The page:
3 Conant Street

Built between 1850 and 1870, according to the Historic District Survey, this 1,800-square-foot house was the home of Mary A. Rogers (b ±1904), a teacher, and Joseph A. Rogers (b ±1897), a taxi operator. The property passed from Mary Rogers in 1977 to her daughter, Evelyn Rogers Gaudiano (b 1931), a 1948 graduate of Provincetown High School, and her husband, Philip Gaudiano (b 1927), of Quincy. The couple were married in 1952. Phyllis A. Allison now owns the property through the Philip and Evelyn Gaudiano Trust, the Assessor’s Online Database notes.

4 Conant Street

Grand View Inn

The Grand View Inn, owned and run by Jeffrey Haley and his partner, Gary Vance, is one of those increasingly rare accommodations of modest ambition and moderate price. The property, which runs through to Montello Street, consists of a main house dated by the Historic District Survey as 1870 to 1890, but said by the owners and the Assessor’s Online Database to have been built before the Civil War. Perpendicular to the big house is a smaller cottage with a shed dormer that the Historic District Survey says is from the 1850s. More history and pictures»

5 Conant Street

A three-story house built between 1850 and 1870, according to the Historic District Survey; owned since 1992 by John Andrisovitz Jr., according to the Assessor’s Online Database. There are two out buildings on the property. This was the home in the 1950s and ’60s of Robert R. Meads (b ±1932), a plumber, and his wife, Pariscovia “Paris” (Pestrikoff) Meads (b ±1933), an Alaskan native whom he met when he was stationed there, in what was then the Territory of Alaska.

7 Conant Street

With No. 7, a series of remarkably similar houses begins on the east side of Conant Street: gable end to the street, door on the north end of the street front, three window bays on the second floor. It was built between 1870 and 1880, the Historic District Survey says. This was the home in the 1950s of Stanley H. Carter and Helen E. Carter. It remains in the hands of the Carter family, according to the Assessor’s Online Database.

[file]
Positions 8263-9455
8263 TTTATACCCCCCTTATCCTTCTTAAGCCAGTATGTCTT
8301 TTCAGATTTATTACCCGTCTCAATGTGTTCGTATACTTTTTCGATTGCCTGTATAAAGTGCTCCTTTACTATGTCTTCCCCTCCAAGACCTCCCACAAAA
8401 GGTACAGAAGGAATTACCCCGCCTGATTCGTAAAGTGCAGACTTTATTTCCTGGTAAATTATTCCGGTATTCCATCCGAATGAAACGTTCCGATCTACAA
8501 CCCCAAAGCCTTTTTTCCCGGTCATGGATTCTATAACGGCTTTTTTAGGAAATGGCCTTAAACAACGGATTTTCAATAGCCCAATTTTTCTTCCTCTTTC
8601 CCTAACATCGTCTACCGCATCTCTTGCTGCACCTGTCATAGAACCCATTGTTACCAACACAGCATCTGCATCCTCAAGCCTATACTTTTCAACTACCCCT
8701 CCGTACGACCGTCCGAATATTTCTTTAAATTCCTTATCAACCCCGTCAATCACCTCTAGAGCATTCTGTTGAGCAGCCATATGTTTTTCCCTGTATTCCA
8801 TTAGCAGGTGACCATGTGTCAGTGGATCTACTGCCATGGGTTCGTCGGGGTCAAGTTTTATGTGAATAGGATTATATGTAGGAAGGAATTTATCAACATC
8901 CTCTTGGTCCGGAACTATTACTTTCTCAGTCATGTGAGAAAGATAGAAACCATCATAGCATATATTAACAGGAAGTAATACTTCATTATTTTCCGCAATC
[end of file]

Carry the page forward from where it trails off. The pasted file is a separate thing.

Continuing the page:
9 Conant Street

For seven decades, beginning in 1943, the Roderick and Colligan families have owned this home; the second in a remarkably cohesive row that begins with 7 Conant. The building was constructed around 1850, according to the Historic District Survey. Arthur J. Roderick (±1906-1967) and Mary P. (Bent) Roderick (±1906-2009) bought the property in 1943, and it passed to their daughter, Yvonne (Roderick) Colligan. Roderick was a trap fisherman for his entire working life, which ended suddenly early one Sunday afternon in November 1967 when he collapsed in a dory while repairing nets in a weir trap in the harbor. He was taken back to his boat, the renowned Charlotte G., which returned him to MacMillan Pier, where Dr. Daniel H. Hiebert pronounced him dead. More pictures and history»

11 Conant Street

11 Conant Condominium

Manuel “Ti Manuel” Furtado (±1880-1945), the proprietor of Furtado’s Boatyard at 99 Commercial Street, was the father of the 20th-century boatbuilding business in Provincetown. Men trained in his shop went on to establish Flyer’s Boatyard and the Taves Boatyard. Born in São Miguel, Furtado arrived in town in 1898 and about 20 years later established a business at the base of Union Wharf that came to be known for its well-crafted light boats. This building, from the 1880s-1890s (according to the Historic District Survey), was Ti Manuel’s home. Its massing and fenestration bear a striking resemblance to the houses at 7 Conant and 9 Conant. More history»